New Delhi: More than a year after her death, the last days of iconic Tamil Nadu leader J Jayalalithaa remains the subject of intense debate between political leaders who lay claim to her legacy. Days after VK Sasikala -- the longtime companion of the former Chief Minister -- told an inquiry commission about Ms Jayalalithaa's being videographed during her final days, Chennai's Apollo hospital chairman Dr Prathap Reddy spoke of the heavy security blanket in the hospital, where CCTVs were switched off and an entire section vacated.
- Apollo chairman said all CCTV cameras were off during Jayalalithaa's stay
- 24-bed intensive care unit was emptied, she was the only patient, he said
- VK Sasikala had said Jayalalithaa was videographed four times in hospital
The 69-year-old had died at the hospital in December 2016 after 75 days of treatment. All CCTV cameras at the hospital were switched off for the entire duration, Dr Reddy said today. He also said the 24-bed intensive care unit was emptied and she was the only patient there.
Ms Sasikala -- jailed in a corruption case -- had said Jayalalithaa was videographed in a lucid state four times in hospital and senior AIADMK leaders, including O Panneerselvam and M Thambidurai, had met her. Both leaders have said they were not allowed to meet Jayalalithaa at any point during her hospitalization.
Their claims have added to the questions raised over the alleged secrecy during Jayalalithaa's hospitalisation and treatment. The Apollo hospital has already released detailed reports regarding the treatment of the former Chief Minister. Today, on the sidelines of a medical press conference in Chennai, Dr Reddy was asked by reporters if the hospital has also released any CCTV footage.
"I am sorry. Unfortunately, they switched off all the CCTVs for all the 75 days. They removed the camera because they did not want everyone to be watching," Dr Reddy said. The veteran doctor added that as soon as the then Chief Minister got admitted, access to the Intensive Care Unit was shut off. "All patients were diverted to another ICU. This ICU was occupied only by her. Only one out of 24 rooms in the ICU was used," he said. No visitors were allowed to meet her, Dr Reddy added.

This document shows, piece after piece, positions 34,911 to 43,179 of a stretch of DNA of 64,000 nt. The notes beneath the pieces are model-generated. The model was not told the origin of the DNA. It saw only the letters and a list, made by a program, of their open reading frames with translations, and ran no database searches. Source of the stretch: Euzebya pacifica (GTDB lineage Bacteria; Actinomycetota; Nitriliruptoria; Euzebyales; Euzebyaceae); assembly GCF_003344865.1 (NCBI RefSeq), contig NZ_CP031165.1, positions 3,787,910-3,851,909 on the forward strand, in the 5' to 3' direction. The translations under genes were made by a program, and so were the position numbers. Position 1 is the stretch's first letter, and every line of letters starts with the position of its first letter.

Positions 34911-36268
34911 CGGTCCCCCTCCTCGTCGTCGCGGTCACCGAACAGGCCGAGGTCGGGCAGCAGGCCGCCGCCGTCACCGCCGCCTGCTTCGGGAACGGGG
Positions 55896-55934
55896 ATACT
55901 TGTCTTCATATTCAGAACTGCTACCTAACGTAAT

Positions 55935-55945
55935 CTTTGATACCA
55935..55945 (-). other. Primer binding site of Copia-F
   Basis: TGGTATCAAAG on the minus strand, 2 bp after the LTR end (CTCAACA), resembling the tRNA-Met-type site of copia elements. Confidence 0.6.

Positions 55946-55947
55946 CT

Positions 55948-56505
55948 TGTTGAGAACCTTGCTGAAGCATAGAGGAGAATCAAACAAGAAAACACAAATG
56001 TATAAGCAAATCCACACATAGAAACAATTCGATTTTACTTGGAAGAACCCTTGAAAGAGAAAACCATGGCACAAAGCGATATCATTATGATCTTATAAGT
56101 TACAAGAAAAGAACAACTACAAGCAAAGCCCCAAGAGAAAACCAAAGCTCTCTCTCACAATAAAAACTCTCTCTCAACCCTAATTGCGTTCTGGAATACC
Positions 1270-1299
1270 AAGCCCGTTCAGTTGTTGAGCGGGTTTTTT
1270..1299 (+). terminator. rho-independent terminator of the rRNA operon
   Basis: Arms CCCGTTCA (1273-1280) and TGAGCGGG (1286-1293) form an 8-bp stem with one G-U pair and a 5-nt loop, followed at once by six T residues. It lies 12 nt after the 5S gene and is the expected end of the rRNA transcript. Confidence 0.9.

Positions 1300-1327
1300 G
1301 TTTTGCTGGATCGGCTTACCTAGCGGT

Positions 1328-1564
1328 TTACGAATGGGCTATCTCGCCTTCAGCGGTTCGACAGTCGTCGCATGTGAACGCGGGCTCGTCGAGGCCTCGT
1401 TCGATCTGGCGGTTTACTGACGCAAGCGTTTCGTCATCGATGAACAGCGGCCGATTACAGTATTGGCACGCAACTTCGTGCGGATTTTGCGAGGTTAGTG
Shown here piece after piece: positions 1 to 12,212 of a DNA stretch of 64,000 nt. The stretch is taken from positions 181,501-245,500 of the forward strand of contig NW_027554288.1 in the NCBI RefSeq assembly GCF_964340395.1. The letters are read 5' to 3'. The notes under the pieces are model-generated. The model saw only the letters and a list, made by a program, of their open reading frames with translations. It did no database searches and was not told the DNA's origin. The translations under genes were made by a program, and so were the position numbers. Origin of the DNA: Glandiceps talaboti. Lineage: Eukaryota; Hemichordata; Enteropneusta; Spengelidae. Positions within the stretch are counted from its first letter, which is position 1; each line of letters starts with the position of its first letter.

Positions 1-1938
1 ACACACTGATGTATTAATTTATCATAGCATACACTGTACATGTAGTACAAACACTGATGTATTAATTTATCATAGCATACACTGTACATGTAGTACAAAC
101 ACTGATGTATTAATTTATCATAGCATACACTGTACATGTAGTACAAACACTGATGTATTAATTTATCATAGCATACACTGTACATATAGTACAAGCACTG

The hospital, he said, had done its best, but unfortunately they lost the iconic leader after she suffered a massive heart attack.
The questions regarding Ms Jayalalithaa's death partially led to the split within the ruling AIADMK within three months. They fuelled the blame game between two factions, led then by Ms Sasikala and O Panneerselvam. The factions subsequently patched up after months of intense rivalry.
Ms Sasikala -- who was ousted as part of the deal along with TTV Dhinakaran -- is set to be back in the political game after her nephew launched a new party following his huge victory at Chennai's RK Nagar. The constituency was represented by Ms Jayalalithaa till her death and his victory is seen as a successful bid for her legacy. Mr Dhinakaran has named his party Amma Makka Munnetra Kazhagam after Jayalalithaa, called Amma by millions of her supporters.